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Stubble Burning

GS Paper 3

Syllabus: Environmental Pollution

Source : The Hindu


Directions: This Article has been taken from the Editorial Section. Go through it once, you can use it for value addition.


Context:  As the monsoon has receded and North India is bracing for a smoggy winter. And with that, the feverish focus on crop stubble burning has returned to India’s public discourse.


Issue of stubble burnings:

  • Root cause: The root cause of stubble burning can be traced back to the 1960s-70s when India introduced several measures as part of its Green Revolution to feed its rising population.
  • Economics of HYV seeds: The economics of high-yielding varieties of paddy and wheat, supported by a guaranteed buyer (the government) and minimum support prices led to a crop duopoly oriented solely around increasing caloric intakes, supplanting the earlier diversity of crops grown in the region.
  • Subsidies: The introduction of subsidies for electricity and fertilizers, and ease of access for credit in agriculture only served to cement this duopoly.
  • Governmental policy: In an attempt to address the growing water crisis, the Punjab and Haryana governments introduced laws around water conservation, encouraging farmers to look to the monsoon rather than groundwater to irrigate their crops.
  • The shortened harvesting season that arose resulting from a not clearly thought-out policy move brought about the need for farmers to rapidly clear their fields between the Kharif and rabi crops;
    • the quickest of these ways was to burn off the remaining stubble post-harvest.


Repercussions of Stubble burning:

  • Pollution: It has led to a deterioration of Air quality in Indo –Gangetic plains, especially in the National capital region.
  • Soil Fertility: Burning husk on the ground destroys the nutrients in the soil, making it less fertile.
  • Heat Penetration: Heat generated by stubble burning penetrates into the soil, leading to the loss of moisture and useful microbes.


Recent steps taken to tackle the above issues:

  • A Series of short-term ex-situ and in-situ solutions have been rolled out by the Union and State governments.
    • In-situ solutions include happy seeders and bio-decomposers, while the ex-situ solutions include collecting and using stubble as fuel in boilers, to produce ethanol, or simply burning away alongside coal in thermal power plants.
  • Economic incentives to reduce burning have also been tested with limited success.
  • The demand for governments to act on this seemingly avoidable practice translated initially into the criminalisation of the act.


Meaningful steps that are needed:

  • Addressing the root cause: e substantially reducing the amount of paddy being grown in the region and replacing it with other crops that are equally high-yielding, in-demand, and agro-ecologically suitable such as cotton, maize, pulses and oil seeds.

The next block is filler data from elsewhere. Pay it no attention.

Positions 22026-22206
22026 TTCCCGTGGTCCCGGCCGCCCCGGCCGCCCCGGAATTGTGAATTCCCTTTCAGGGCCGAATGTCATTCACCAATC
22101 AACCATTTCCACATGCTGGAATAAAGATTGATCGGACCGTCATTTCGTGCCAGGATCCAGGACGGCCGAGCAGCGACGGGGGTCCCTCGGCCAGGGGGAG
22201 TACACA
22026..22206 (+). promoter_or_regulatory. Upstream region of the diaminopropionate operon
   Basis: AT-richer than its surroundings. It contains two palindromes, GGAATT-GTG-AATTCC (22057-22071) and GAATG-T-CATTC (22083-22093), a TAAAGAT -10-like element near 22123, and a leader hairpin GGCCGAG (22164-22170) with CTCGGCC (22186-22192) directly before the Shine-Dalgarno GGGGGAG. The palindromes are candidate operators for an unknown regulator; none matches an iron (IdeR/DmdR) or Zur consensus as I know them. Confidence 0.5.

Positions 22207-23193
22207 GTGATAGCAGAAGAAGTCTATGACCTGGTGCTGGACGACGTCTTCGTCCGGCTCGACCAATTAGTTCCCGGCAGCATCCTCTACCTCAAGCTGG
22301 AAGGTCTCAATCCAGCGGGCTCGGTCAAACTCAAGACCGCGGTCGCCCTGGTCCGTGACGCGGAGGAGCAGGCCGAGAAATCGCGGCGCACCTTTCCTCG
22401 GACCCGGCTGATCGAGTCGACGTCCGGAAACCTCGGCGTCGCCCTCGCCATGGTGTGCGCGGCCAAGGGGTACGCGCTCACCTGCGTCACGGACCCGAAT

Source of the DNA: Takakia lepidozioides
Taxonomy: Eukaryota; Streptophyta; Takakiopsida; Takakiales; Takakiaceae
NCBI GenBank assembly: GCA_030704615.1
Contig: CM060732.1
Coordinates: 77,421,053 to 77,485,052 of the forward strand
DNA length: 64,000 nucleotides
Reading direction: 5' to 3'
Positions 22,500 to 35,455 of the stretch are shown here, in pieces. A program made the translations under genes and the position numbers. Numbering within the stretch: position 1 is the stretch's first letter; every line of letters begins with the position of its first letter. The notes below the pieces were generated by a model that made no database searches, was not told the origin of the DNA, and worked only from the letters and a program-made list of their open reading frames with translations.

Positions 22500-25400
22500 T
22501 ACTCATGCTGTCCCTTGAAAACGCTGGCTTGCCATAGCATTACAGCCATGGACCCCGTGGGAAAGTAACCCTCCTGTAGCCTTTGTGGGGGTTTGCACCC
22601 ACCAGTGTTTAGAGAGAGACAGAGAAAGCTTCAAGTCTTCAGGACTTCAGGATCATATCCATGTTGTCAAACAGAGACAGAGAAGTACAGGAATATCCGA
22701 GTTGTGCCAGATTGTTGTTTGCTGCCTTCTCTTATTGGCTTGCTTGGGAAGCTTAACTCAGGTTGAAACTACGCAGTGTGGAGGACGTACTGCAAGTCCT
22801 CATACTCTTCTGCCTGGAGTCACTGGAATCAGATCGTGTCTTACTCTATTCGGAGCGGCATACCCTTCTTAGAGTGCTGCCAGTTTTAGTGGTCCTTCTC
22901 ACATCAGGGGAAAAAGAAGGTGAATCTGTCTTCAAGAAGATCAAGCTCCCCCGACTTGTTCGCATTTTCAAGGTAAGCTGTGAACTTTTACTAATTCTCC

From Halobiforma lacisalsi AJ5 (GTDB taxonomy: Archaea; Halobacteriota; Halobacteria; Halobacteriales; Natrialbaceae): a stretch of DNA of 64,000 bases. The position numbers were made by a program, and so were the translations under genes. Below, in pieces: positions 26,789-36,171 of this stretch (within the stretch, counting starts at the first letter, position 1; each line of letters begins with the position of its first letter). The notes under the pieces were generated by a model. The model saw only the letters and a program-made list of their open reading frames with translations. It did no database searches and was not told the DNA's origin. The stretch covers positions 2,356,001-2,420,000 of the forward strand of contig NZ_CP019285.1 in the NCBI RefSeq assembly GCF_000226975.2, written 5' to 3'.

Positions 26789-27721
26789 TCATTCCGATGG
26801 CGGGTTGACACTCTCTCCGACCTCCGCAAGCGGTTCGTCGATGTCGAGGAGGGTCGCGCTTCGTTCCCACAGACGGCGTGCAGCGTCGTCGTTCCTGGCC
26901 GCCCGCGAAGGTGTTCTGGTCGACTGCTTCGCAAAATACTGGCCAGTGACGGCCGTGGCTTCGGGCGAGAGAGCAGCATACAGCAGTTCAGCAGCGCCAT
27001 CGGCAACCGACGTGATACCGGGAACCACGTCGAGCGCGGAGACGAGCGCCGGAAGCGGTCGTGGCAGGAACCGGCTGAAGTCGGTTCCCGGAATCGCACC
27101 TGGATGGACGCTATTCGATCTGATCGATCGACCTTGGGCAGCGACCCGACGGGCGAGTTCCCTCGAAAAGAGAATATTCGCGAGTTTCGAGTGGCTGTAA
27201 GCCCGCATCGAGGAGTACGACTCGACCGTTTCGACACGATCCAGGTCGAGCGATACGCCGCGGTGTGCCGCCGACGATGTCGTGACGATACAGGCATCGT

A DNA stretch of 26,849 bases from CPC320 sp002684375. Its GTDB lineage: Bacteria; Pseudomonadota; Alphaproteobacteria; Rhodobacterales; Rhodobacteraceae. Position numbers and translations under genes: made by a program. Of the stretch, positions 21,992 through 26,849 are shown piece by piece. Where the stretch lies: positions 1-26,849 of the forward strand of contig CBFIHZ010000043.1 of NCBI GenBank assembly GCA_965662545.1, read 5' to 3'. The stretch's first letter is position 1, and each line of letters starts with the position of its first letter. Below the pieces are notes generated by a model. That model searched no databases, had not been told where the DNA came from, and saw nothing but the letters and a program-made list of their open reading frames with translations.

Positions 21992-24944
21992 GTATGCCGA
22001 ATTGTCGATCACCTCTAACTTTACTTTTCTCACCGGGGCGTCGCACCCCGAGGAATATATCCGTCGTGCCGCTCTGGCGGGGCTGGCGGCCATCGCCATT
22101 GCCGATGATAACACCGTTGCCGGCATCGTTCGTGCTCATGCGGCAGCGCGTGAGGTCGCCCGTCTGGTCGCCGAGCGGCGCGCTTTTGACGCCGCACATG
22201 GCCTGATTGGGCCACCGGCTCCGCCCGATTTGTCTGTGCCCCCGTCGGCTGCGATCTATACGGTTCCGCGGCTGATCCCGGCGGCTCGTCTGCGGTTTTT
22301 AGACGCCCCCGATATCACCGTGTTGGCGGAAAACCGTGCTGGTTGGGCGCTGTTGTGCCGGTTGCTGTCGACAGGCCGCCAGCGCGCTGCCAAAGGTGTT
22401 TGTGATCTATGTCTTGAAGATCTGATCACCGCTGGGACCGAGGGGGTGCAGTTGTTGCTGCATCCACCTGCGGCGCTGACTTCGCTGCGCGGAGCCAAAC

• Building trust with farmers to ensure they are seen as partners (rather than perpetrators) and providing them with the financial support necessary.
  • At a policy level, it also requires recognising that agriculture, nutrition, water, the environment, and the economy are all deeply intertwined in the era of the Anthropocene.
  • Establishing a mechanism for intersectoral policymaking that aligns our goals for sectoral policy within the broad frame of sustainable development we wish to follow.

Fostering the conditions necessary for such a transition is complex. Whether our institutions have the right mix of political will and professional skills to do so remains to be seen.


Insta Links

Prelims link

  • Green revolution
  • HYV Seeds
  • Byproducts of stubble Burning.
  • Happy seeders & Pusa decomposer Smog Towers


Mains Links:

Q. How stubble burning in the states of Punjab and Haryana affects the air quality of Delhi? Discuss.


In the context of WHO Air Quality Guidelines, consider the following statements (UPSC 2022)

1. The 24-hour mean of PM2.5 should not exceed 15 ug/m3 and the annual mean of PM2.5 should not exceed 5 ug/m3.

2. In a year, the highest levels of ozone pollution occur during periods of inclement weather.

3. PM10 can penetrate the lung barrier and enter the bloodstream.

4. Excessive ozone in the air can trigger asthma.

Which of the statements given above is correct?

(a) 1, 3 and 4

(b) 1 and 4 only

(c) 2, 3 and 4

(d) 1 and 2 only


Answer – B


As per the new guidelines recommended air quality levels by WHO (revised after 16 years), the 24-hour mean of PM2.5 should not exceed 15 ug/m3 and the annual mean of PM2.5 should not exceed 5 ug/m3. The highest levels of ozone pollution occur during periods of sunny weather and not during inclement weather. PM 2.5 can penetrate the lung barrier and PM 10 can only lodge inside the lungs. Excessive ozone in the air can cause breathing problems, trigger asthma, reduce lung function and cause lung diseases.


Which of the following are the reasons/factors for exposure to benzene pollution? (UPSC 2020)

1.       Automobile exhaust

2.       Tobacco smoke

3.       Wood burning

4.       Using varnished wooden furniture

5.       Using products made of polyurethane

Select the correct answer using the code given below:


(a) 1, 2 and 3 only

(b) 2 and 4 only

(c) 1, 3 and 4 only

(d) 1, 2, 3, 4 and 5


Answer: D